(Of course, I don't see anything in the rules that would cause already-published open source hardware, like Crossroad's 1284 board (or even Arduino itself.)  An interesting conudrum!

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considering if they already have a working prototype to get some venture capital or something.
Um.  Not venture funding.  VC is for projects that require millions of dollars of development and/or production costs before you sell tens of millions of dollars worth of stuff each year.
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"well, I designed this on paper, but actually getting some boards made would be a pain expense" and actually building enough to sell a few bare boards

Exactly where I am at with a couple of projects, and as it happens $1k is about what is needed to get to a stage where I can call for beta testers or even have a finished product. And before anyone mentions Kickstarter it's for Americans only smiley-sad

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Rob Gray aka the GRAYnomad www.robgray.com

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I had an idea that I made into a working demo and demonstrated in my class around 2009, unaware that Sony was using the same hardware and even I bet same type of code and also made their stuff public in a tech show around the same time. I bet their orb controllers and games sell millions but my magic sword is still just a cutout from cereal cardboard box. Next time, Sony, I'll show you who's got the next great gaming ideas smiley-surprise. This one really needs a venture capital or at least some serious dollars to prototype properly.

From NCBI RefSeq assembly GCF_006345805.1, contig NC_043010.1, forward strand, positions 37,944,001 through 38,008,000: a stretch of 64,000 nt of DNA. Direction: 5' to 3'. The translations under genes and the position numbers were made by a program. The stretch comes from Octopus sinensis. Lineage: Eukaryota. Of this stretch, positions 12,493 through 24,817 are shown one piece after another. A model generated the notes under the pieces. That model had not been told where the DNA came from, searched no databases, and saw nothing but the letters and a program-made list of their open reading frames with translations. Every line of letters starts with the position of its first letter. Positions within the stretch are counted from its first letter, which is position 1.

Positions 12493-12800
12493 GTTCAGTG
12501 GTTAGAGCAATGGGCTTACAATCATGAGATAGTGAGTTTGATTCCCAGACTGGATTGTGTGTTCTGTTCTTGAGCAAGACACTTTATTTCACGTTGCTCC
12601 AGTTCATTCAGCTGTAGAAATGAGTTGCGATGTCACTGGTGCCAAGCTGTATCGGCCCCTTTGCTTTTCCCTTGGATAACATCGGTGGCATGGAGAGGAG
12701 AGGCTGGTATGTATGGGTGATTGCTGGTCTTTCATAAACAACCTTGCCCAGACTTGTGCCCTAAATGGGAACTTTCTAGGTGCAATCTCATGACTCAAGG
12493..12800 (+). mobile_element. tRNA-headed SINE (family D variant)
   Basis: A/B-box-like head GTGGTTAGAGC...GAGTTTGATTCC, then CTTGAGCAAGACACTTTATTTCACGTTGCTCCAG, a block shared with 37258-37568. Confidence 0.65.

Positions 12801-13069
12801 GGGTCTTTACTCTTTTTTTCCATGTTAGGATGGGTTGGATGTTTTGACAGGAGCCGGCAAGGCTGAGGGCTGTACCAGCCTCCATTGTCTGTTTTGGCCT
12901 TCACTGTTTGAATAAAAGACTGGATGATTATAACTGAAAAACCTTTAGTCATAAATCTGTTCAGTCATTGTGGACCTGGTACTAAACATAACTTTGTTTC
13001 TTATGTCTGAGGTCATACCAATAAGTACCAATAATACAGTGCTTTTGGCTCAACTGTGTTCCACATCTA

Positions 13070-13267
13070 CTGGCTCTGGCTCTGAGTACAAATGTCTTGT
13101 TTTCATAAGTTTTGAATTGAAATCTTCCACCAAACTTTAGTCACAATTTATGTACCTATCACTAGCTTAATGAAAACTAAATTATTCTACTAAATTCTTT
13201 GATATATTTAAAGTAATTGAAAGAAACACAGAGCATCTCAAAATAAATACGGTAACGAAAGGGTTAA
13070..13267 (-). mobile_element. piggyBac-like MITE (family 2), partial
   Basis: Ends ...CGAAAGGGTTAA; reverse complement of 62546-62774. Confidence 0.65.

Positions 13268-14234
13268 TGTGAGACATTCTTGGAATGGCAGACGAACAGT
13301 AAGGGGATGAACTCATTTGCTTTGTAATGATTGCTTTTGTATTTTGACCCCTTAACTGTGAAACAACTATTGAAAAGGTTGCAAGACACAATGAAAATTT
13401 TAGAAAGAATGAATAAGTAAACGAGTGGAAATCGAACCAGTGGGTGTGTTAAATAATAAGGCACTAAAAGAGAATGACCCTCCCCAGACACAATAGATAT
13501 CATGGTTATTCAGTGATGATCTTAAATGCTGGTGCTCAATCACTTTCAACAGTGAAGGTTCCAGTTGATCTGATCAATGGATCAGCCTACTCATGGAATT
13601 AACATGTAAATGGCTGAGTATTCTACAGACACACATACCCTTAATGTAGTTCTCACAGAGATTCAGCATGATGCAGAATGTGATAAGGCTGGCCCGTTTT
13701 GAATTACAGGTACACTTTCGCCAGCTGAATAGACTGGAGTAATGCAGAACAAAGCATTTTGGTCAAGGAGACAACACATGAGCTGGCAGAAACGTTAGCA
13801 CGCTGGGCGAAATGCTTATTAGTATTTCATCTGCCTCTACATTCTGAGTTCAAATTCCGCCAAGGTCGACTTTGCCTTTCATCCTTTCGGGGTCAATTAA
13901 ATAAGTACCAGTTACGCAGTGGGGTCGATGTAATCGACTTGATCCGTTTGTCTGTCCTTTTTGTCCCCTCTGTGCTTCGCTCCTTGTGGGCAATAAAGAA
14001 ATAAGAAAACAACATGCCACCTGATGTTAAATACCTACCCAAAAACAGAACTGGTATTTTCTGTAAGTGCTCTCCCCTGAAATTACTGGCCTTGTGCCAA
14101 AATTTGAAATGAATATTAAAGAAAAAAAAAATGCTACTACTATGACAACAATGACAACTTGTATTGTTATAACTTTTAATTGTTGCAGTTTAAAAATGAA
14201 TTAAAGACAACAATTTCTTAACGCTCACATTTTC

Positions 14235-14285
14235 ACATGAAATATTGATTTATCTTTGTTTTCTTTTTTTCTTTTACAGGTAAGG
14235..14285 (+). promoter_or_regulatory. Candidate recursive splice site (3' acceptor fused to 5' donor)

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There are a couple of levels that an open source hardware project might reach:

  • I designed this, and here are the design files.
  • ... and I built one with a home-etched PCB, and it works.  Here are the design files.
  •   ... and I had X pcbs made, but I only need X-Y, so I'm selling the Y leftover pcbs.
  • ... ... and if I sell them all, I'm willing to make some more and try to sell them too.
  • ... ... ... and here's a partial kit that includes some of the hard-to-find parts.
  • ... ... ... and here's a complete kit of parts.
  • ... ... ... ... and here's a fully assembled version.
  • ... ... and I've negotiated an equitable arrangement with <well-known-supplier> where they'll sell kits or finished boards, or a consumer-friendly fully manufactured version.
  • ... ... I'm going to sell this thing to make <a small but significant profit>
  • ... ... I'm going to quit my day job and do nothing but sell these things to everyone!
  • ... ... ... and tour the world and do talks about how wonderful open source HW can be!

For a lot of these possibilities, $1000 is a pretty significant contribution.